And with that beautiful drive, it was time to pack my bags and bid this lovely place a final goodbye. I couldn’t sleep properly at night because I had a weird excitement about going back home, eating home food and sleeping on my familiar bed. I guess 2 weeks of travel does this to you.
I started the journey in the wee hours of the morning, around 4:45, with a laser-sharp focus to just reach asap. Yeah, I don’t like to take a lot of breaks when driving; I know many people prefer it the other way, but for me, even the food breaks shouldn’t take more than 20-30 minutes. Else I feel I wasted a lot of time. An advantage of driving so early was that I could exit Himachal in just three hours or so, which otherwise would have taken 4+ hours because of traffic etc. Also, look at the pretty sunrise somewhere in Kangra! I stopped for a quick brekkie, but in my true essence, instead of having something light, I packed on a nice Chole Bhature and, of course, the tea.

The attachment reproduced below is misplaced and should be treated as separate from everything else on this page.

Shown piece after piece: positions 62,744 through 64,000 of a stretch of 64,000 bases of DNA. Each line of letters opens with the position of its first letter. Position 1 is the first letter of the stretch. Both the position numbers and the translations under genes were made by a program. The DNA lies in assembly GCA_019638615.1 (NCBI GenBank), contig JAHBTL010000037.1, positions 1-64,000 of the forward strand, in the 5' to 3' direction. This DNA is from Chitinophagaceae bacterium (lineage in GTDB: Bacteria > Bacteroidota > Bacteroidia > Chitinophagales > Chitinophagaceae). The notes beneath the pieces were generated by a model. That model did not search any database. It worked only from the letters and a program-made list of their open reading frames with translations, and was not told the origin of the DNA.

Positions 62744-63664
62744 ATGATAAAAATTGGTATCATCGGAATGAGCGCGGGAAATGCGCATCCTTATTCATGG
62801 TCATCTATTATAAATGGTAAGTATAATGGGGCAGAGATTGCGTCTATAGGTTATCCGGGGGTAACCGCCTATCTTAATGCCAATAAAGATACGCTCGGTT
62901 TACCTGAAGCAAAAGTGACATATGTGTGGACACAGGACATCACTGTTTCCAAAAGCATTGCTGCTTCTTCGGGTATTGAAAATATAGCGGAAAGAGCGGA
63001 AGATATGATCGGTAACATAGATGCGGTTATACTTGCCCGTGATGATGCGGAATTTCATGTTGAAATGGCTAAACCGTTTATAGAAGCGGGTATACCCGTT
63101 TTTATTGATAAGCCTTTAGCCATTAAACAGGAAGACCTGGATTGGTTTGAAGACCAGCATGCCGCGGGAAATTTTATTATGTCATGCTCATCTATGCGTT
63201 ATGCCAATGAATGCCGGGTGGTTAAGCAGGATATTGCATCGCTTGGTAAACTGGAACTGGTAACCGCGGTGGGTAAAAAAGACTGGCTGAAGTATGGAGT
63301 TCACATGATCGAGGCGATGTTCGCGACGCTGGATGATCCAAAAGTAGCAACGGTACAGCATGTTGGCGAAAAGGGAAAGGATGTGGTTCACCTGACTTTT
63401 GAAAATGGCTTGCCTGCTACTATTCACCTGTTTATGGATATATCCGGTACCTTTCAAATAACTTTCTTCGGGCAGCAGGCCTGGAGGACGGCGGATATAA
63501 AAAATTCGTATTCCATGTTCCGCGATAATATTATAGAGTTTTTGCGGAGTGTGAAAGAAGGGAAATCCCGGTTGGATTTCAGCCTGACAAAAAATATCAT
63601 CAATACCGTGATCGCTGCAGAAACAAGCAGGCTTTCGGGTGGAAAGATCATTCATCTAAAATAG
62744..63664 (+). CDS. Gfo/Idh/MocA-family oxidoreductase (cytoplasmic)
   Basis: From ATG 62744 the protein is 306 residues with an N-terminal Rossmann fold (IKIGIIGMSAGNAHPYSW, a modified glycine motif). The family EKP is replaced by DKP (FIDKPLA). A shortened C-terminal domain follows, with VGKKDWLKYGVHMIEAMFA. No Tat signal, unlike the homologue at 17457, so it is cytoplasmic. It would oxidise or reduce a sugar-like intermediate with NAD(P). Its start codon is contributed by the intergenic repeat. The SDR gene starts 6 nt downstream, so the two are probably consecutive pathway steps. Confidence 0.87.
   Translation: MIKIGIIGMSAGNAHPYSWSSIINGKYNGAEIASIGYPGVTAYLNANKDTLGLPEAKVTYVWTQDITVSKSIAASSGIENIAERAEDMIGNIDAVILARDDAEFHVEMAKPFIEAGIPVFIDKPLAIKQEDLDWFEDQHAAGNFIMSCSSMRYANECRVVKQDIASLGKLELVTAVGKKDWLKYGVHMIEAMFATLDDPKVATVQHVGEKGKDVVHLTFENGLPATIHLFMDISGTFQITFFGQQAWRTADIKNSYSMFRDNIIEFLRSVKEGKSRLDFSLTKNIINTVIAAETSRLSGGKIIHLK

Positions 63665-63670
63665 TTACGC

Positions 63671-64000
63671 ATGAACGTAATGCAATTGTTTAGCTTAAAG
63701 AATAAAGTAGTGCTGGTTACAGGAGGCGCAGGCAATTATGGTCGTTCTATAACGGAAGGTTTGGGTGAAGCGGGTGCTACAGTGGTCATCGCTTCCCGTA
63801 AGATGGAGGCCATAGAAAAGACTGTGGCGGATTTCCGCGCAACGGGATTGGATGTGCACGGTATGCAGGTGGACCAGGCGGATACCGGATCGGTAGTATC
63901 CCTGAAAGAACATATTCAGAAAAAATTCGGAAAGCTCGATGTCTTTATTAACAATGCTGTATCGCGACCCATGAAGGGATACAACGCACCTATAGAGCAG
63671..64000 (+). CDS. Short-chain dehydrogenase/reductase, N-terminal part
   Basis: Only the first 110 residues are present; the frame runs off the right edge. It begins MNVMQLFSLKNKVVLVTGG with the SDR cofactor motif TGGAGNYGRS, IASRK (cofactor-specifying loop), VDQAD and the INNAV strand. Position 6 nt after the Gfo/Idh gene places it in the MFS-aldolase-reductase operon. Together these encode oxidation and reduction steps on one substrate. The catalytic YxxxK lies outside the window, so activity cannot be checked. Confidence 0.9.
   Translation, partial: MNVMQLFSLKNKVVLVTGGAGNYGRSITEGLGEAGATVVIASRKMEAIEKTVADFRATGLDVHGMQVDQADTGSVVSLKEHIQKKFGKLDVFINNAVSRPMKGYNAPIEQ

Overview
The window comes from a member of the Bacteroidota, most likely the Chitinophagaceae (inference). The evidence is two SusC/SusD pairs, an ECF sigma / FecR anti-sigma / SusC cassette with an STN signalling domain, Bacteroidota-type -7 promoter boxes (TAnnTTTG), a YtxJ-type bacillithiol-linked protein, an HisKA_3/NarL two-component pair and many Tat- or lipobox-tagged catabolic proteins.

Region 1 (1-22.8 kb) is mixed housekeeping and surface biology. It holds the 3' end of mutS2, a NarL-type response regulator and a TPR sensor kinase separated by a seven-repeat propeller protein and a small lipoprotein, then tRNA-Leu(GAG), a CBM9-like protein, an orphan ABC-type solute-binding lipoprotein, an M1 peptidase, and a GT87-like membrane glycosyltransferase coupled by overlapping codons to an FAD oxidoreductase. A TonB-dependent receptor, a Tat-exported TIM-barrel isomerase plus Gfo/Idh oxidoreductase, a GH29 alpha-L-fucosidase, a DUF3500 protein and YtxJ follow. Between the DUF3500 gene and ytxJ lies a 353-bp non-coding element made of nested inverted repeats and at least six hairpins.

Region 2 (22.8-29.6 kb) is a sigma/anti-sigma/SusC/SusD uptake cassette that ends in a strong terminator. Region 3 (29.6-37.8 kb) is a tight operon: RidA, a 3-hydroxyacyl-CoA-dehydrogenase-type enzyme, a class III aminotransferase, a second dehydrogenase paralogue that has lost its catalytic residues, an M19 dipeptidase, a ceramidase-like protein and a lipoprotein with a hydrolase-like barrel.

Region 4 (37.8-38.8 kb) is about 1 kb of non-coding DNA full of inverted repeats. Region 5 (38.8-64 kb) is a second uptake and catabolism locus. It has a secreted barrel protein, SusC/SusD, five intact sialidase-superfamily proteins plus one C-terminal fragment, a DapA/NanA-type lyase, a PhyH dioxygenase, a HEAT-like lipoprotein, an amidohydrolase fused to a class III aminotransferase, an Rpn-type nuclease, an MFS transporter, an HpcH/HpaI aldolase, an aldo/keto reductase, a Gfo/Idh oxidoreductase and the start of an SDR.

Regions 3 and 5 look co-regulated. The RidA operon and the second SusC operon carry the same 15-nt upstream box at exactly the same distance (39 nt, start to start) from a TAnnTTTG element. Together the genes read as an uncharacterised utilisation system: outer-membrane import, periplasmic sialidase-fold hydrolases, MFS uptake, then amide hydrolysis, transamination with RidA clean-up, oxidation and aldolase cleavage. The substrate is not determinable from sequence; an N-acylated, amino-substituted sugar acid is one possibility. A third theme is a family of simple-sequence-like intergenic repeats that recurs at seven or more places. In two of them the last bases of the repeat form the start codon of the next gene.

Cruised along the NH44, reminiscing all the sweet memories of the trip but a euphoric feeling of getting back home. I reached by 2:30 PM, had lunch and fell into a deep slumber.
Overall, I had a lot of fun, and yes, some things didn’t go right (in terms of adequately planning beforehand). But, I guess the point of solo trips is not that they’ve to be picture-perfect, but instead, how you deal with situations thrown at you, all by yourself. I skipped visiting a few places I had in mind, I could have planned a better stay where I could meet other fellow travellers, but I don’t regret this trip even a bit. I got to finally drive my car on the hills solo, which gave me a lot of confidence to make much more challenging trips in the future. Hope the hills beckon me soon!